To succeed, Naim must not succumb to the bitter realities of life for Palestinians in Jerusalem. There are ultra-nationalist Jews whose drive into east Jerusalem is creating a sort of ‘Biblical Disneyland’. He has to reckon with the Israeli bureaucracy, urban planners and foreign NGOs involved in development projects as well as charges of ‘collaboration’ by fellow Palestinians.

Naim was called in by the Palestinian Authority. 'They feared I’d sell the land to the settlers. I told them ‘never’. I told them, ‘I don’t want any money, not from them and not from you.’ We’re under occupation, true. All I want is to serve our people, to make life better for our kids.'

He’s ready to engage all sides, to challenge them. Already, he’s proved he’s made of sterner stuff than dreams.

A year ago he was elected the head of the council of his neighbourhood. With other young entrepreneurs, he runs independent bus lines that, for the first time in decades, provide Palestinians residents with a decent public transport system. He has built a modern health centre for the 25,000 people of his neighbourhood.

'Now, it’s happening on this hill, I’m sure. The land is here (family land plus some Naim recently bought — six-and-a-half-acres in all), the money is something of a problem (I need around three million US dollars) but I’ll get it somehow, and then the proper permits from the mayor and the Israeli planning authorities. That’s an issue, but I have a good feeling that in two years time ‘The Heights’ will be up and running here on top of the hill.'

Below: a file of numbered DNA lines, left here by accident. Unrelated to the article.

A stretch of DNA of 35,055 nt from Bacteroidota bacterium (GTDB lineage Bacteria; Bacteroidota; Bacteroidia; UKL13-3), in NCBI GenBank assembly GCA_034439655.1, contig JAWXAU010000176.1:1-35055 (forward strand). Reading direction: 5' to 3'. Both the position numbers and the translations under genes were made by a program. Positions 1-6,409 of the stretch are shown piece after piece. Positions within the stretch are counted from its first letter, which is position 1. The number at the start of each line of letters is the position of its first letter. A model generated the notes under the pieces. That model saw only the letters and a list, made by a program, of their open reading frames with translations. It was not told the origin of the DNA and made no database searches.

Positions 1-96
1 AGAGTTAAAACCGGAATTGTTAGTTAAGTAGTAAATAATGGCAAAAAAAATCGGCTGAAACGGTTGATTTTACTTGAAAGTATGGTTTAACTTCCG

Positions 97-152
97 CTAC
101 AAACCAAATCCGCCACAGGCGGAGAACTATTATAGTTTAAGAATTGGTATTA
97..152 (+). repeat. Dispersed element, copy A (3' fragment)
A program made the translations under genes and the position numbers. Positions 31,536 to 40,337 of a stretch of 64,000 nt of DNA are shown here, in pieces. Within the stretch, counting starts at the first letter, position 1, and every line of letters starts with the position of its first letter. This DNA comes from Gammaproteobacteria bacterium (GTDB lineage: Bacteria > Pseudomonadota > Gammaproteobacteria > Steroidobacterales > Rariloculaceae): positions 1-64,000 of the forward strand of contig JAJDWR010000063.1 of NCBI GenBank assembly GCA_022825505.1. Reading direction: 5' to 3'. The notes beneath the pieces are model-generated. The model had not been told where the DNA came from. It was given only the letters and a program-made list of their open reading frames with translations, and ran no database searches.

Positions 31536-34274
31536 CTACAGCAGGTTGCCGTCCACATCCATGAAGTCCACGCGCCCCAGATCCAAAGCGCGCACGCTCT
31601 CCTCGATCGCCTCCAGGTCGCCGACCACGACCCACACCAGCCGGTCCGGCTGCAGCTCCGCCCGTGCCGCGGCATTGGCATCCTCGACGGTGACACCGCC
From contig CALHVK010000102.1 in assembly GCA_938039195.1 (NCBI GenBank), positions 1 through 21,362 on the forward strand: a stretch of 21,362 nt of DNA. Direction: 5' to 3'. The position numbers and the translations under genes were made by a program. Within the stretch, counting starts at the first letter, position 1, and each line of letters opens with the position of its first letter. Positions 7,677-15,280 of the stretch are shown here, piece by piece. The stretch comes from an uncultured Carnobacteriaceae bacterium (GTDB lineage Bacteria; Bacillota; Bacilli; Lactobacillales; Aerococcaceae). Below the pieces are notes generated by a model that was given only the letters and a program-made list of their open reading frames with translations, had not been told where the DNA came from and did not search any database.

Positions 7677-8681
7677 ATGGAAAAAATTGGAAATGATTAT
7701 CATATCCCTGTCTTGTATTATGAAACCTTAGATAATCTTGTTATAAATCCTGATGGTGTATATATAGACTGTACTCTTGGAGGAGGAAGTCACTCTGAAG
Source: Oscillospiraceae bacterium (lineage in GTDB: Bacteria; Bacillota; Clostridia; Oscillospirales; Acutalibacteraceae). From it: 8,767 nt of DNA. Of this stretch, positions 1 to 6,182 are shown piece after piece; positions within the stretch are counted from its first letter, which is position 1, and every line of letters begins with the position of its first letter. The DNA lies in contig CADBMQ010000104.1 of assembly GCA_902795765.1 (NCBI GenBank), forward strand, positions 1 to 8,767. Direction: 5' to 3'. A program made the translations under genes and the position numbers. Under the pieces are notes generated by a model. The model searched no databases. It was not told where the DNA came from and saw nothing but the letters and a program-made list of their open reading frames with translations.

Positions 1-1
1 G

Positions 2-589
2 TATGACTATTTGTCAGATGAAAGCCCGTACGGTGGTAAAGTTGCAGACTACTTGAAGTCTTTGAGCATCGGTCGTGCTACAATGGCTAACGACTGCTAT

Just across from Naim’s hill, in the shadow of the security wall, the Israeli master plan for the city calls for the building of a major highway that will link settlements that lie in the West Bank to the east and south of the city. 'That doesn’t interfere with my plans,' Naim says. ‘’Our community will build our own access road up here to the sports complex.'

The hill project is part of a new mindset among Jerusalem Palestinians, not to wait for outside saviours, but to take their future into their own hands, irrespective of who owns the city.

'I don’t like politics, actually I loathe politics. What have we got from it?' Naim asks rhetorically. 'Still, I hope it doesn’t get in the way and ruin my project,' he says, climbing up higher between the rocks and the scattered wild flowers. Like the tall white squill, Naim is not one to bend easily, even in high winds.

When Israel took over East Jerusalem in 1967 this hill was zoned ‘a green area’, ostensibly set aside for public amenities: 'They wanted to make sure that we wouldn’t build more houses - even on our own land,' says Naim. 'Here maybe, in retrospect, it’s turning out okay.’’

‘’There are other things — all over East Jerusalem we need more than 1,350 new classrooms. Our council is working to get permission for a new school for our girls to be built here on the peak, not far from the sports centre.'

There’s a dark side to his hill, though.

Beyond where the planned school would be, foreign Jewish organisations that bankroll the ultra-nationalist Israelis have bought up Deir el Sinne’s other flank. Even Naim knows there’s no guarantee that a new settler housing complex will not rise there.

© Inter Press Service (2009) — All Rights ReservedOriginal source: Inter Press Service